Sermon by St. Gregory the Pope
Some are wont to question as to what spirit it was of which Jesus was led up into the wilderness, on account of the words a little farther on: Then the devil taketh him up into the holy City. And again: The devil taketh him up into an exceeding high mountain. But verily, and without question, we must take this passage to mean that it was the Holy Spirit who led him up into the wilderness. His own Spirit led him where the evil spirit might find him to tempt him. But behold, when it is said that the God-Man was taken up by the devil either into an exceeding high mountain, or into the holy City, the mind shrinketh from believing, and the ears of man shudder at hearing it. Yet these things are not incredible, when we consider certain other things concerning him.
Verily, the devil is the head of all the wicked, and every wicked man is a member of the body of wickedness, of which the devil is the head. Was not Pilate a limb of Satan? Were not the Jews that persecuted Christ, and the soldiers that crucified him, likewise limbs of Satan? Is it then strange that he should allow himself to be led up into a mountain by the head, when he allowed himself to be crucified by the members thereof? Wherefore it is not unworthy of our Redeemer, who came to be slain, that he was willing to be tempted. Rather, it was meet that he should overcome our temptations by his own temptations, even as he came to conquer our death by his own death.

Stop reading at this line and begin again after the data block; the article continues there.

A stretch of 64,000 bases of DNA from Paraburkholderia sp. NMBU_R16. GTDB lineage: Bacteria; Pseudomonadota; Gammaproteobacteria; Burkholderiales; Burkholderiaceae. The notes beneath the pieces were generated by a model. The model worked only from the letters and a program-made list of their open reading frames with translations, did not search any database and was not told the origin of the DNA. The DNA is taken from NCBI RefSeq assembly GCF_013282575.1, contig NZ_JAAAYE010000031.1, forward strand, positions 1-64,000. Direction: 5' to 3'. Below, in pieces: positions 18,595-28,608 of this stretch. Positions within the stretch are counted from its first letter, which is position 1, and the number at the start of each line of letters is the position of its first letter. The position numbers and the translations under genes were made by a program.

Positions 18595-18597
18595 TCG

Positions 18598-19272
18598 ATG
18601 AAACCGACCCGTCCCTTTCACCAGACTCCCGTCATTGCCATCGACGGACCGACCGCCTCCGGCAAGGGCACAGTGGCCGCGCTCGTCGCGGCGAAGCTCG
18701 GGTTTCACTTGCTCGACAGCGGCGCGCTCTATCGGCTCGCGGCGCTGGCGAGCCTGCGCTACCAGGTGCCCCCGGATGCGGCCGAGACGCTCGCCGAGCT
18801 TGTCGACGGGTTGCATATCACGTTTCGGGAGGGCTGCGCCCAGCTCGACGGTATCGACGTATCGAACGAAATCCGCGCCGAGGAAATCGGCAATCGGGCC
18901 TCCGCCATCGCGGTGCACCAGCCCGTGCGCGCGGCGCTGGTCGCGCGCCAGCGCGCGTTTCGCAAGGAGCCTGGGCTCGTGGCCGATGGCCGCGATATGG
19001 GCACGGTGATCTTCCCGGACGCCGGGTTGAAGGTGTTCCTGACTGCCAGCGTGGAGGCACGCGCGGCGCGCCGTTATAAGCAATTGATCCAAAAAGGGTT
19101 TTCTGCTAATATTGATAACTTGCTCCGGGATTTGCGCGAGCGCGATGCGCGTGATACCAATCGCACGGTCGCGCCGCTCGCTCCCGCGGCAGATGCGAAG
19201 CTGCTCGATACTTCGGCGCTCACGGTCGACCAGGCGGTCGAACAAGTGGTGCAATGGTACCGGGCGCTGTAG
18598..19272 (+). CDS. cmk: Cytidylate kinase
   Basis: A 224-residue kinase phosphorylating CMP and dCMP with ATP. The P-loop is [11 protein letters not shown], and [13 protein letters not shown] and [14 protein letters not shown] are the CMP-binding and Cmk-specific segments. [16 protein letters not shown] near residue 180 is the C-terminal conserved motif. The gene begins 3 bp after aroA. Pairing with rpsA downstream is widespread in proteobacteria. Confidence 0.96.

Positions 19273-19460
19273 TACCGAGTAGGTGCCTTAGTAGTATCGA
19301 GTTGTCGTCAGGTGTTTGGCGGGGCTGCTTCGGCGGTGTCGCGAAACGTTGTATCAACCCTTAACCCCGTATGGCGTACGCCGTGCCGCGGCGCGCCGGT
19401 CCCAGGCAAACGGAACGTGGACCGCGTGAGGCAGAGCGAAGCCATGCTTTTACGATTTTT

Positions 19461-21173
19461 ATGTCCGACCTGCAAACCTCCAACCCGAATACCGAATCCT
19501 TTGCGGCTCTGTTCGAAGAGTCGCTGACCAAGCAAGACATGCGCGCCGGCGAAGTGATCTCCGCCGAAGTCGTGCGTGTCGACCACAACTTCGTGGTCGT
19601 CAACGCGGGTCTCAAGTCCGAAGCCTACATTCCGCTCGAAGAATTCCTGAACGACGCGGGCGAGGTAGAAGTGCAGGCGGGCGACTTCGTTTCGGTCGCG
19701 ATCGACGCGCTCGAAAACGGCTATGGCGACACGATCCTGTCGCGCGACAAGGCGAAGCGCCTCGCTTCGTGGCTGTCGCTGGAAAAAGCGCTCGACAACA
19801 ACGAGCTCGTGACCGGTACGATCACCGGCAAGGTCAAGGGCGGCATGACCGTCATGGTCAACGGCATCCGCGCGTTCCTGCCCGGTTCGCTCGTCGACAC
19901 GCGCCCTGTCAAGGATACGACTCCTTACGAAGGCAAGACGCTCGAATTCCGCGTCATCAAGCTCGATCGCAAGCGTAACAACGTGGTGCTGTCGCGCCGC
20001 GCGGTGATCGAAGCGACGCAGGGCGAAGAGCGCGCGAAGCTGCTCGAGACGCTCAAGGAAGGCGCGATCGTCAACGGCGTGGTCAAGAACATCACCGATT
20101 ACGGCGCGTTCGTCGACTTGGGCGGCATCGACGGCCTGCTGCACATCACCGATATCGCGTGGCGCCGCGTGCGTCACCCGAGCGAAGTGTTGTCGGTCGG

But we ought to keep in mind that temptation beareth us onward by three steps. There is, first, the suggestion; then the delectation; lastly, the consent. When we are tempted, we oft-times give way to delectation, and even to consent, because in the sinful flesh of which we are begotten, we carry in ourselves matter to favour the attack of sin. But God, when he took flesh in the womb of the Virgin, and came into the world without sin, did so without having in himself anything of this contradiction. It was possible therefore for him to be tempted in the first stage, namely suggestion; but delectation could find nothing in his soul wherein to fix its teeth. Wherefore all the temptation which he endured from the devil was without, for none was within him.